Over the past two years, governments at the federal, provincial and territorial levels have mobilized technical and financial resources to respond to this crisis. In line with the federal government’s four-pillared approach to the opioid crisisFootnote 9 (prevention, treatment, harm reduction and enforcement), many provinces and territories have put in place coordinated action plans and strategies to respond to the crisis. Public health surveillance has been, and will continue to be, critical to informing effective, coordinated responses. However, it will need to expand beyond monitoring and tracking health outcomes and pharmaceutical and street drug supply and use, to exploring the deeper social and structural determinants of health, i.e., the “causes of the causes.”Footnote 10 Understanding upstream causative factors will require engaging a broader range of sectors to be more proactive in developing and targeting interventions and prevention strategies.
The work that has been done in the area of surveillance continues to provide evidence needed to inform this crisis and the move further upstream is groundbreaking. The lessons learned will serve us well as we look at substance use more broadly, including the impact of the upcoming cannabis legislation.
I would like to take this opportunity to commend all those working in public health and across the partnering disciplines for your collaborative and determined work collecting and analyzing the evidence, informing and supporting the work to address these linked epidemics.
Dr. Robert Strang
Chief Medical Officer of Health
Nova Scotia Department of Health and Wellness
- Footnote 1
Special Advisory Committee on the Epidemic of Opioid Overdoses. National report: apparent opioid-related deaths in Canada (January 2016 to December 2017) [Internet]. Ottawa (ON): Public Health Agency of Canada; 2017 [cited 2018 July]. Available from: https://www.canada.ca/en/public-health/services/publications/healthy-living/national-report-apparent-opioid-related-deaths-released-june-2018.html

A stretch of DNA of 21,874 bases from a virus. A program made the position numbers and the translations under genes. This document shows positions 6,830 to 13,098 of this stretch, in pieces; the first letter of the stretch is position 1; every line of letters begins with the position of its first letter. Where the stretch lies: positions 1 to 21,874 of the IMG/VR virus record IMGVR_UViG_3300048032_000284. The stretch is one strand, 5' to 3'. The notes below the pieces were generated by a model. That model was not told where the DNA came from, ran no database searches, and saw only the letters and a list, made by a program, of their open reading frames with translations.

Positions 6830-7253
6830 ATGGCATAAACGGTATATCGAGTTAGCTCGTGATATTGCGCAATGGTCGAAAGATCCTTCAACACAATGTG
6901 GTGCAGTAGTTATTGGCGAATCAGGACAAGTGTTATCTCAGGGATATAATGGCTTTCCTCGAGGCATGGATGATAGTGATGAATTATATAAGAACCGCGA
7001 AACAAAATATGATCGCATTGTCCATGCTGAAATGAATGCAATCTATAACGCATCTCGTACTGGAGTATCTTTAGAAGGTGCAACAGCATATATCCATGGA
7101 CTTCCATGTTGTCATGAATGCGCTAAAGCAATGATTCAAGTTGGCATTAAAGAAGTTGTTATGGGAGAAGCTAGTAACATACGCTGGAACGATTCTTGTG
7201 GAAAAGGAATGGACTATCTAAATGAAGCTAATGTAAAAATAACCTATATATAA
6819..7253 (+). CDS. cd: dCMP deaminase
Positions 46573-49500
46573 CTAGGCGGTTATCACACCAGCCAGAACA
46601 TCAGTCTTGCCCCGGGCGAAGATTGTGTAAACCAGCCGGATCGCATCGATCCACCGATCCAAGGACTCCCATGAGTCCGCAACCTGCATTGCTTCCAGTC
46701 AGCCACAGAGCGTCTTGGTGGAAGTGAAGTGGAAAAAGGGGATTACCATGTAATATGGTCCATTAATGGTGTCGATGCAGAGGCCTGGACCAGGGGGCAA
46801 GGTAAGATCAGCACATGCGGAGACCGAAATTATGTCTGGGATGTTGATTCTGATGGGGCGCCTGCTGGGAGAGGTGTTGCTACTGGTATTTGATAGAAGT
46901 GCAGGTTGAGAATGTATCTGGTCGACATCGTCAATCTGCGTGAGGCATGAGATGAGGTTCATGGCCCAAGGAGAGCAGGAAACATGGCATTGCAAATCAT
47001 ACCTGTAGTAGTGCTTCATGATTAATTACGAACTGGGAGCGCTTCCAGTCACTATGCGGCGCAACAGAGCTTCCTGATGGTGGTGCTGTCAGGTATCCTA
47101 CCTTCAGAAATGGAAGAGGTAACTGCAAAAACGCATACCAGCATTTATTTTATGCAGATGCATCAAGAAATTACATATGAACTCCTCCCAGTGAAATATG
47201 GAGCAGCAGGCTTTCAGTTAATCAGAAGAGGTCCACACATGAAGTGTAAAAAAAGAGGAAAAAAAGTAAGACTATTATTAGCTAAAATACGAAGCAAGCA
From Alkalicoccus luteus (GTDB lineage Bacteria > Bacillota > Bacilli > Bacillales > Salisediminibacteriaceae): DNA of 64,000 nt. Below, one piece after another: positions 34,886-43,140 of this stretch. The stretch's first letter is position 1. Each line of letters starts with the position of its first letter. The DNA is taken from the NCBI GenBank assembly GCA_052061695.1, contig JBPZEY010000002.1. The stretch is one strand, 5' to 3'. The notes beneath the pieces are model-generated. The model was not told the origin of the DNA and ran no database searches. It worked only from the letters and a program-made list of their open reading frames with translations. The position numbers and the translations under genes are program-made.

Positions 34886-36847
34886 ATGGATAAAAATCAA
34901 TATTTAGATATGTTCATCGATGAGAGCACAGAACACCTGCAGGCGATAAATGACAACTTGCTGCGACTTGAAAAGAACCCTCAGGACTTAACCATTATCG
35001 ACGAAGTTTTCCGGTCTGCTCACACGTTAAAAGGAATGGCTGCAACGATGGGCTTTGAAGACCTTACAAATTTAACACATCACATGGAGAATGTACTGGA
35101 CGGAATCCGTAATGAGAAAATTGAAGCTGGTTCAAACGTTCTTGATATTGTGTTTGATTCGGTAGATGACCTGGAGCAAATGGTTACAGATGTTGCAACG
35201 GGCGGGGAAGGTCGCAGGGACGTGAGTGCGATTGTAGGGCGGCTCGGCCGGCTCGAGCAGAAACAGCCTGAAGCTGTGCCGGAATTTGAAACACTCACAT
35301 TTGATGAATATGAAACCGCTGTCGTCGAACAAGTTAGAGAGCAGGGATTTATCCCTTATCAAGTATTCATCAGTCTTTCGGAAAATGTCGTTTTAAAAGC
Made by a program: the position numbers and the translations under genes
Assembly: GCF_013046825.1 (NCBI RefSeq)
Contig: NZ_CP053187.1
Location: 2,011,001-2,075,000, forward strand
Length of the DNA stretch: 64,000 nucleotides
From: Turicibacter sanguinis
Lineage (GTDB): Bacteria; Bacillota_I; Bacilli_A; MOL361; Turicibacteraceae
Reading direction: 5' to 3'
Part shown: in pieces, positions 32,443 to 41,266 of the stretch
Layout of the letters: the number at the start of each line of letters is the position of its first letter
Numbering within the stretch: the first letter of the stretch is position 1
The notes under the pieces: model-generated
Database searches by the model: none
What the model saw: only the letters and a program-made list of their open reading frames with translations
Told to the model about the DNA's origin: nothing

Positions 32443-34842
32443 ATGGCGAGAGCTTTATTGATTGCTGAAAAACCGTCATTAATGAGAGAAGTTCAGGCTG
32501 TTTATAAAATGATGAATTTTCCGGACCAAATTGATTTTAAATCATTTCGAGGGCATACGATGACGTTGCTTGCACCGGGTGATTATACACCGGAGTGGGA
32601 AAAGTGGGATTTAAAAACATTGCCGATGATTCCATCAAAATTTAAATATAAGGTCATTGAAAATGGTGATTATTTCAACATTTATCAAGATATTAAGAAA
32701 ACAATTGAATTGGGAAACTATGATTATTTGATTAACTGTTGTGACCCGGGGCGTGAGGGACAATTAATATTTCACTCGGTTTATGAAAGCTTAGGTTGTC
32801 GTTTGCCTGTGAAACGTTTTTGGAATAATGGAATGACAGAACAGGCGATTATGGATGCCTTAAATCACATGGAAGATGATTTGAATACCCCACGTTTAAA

- Footnote 2
Chief Public Health Officer announcement at joint Public Health Agency of Canada and Canadian Institutes for Health Research Technical Briefing, June 19, 2018, Ottawa, Ontario, Canada.
- Footnote 3
Abdesselam K, Dann M J, Alwis R, et al. At-a-glance – Opioid surveillance: monitoring and responding to the evolving crisis. Health Promot Chronic Dis Prev Can. 2018;38(9):312-6.
- Footnote 4
Do M, Chang V, Tibebu S, et al. Sentinel surveillance of suspected opioid-related poisonings and injuries: trends and context derived from the electronic Canadian Hospitals Injury Reporting and Prevention Program, March 2011 to June 2017. Health Promot Chronic Dis Prev Can. 2018;38(9):317-27.
- Footnote 5
Do M, Furlong G, Leyenaar M, et al. At-a-glance – What can paramedic data tell us about the opioid crisis in Canada? Health Promot Chronic Dis Prev Can. 2018;38(9):339-42.
- Footnote 6
Otterstatter M, Crabtree A, Dobrer S, et al. Patterns of health care utilization among people who overdosed from illegal drugs: a descriptive analysis using the BC Provincial Overdose Cohort. Health Promot Chronic Dis Prev Can. 2018;38(9):328-33.
- Footnote 7
Schleihauf E, Crabtree K, Dohoo C, et al. At-a-glance – Concurrent monitoring of opioid prescribing practices and opioid-related deaths: the context in Nova Scotia, Canada. Health Promot Chronic Dis Prev Can. 2018;38(9):334-8.
- Footnote 8
Chan E, McDonald B, Brooks-Lim E, et al. At-a-glance – The role of opioid toxicity in suicide deaths in Alberta, 2000 to 2016. Health Promot Chronic Dis Prev Can. 2018;38(9):343-7.
- Footnote 9
Government of Canada. Government of Canada actions on opioids: 2016 and 2017 [Internet]. Ottawa (ON): Government of Canada; 2017 [cited 2018 July]. Available from: https://www.canada.ca/en/health-canada/services/publications/healthy-living/actions-opioids-2016-2017.html
- Footnote 10
Marmot M. Social determinants of health inequalities. Lancet. 2005;365(9464):1099-104.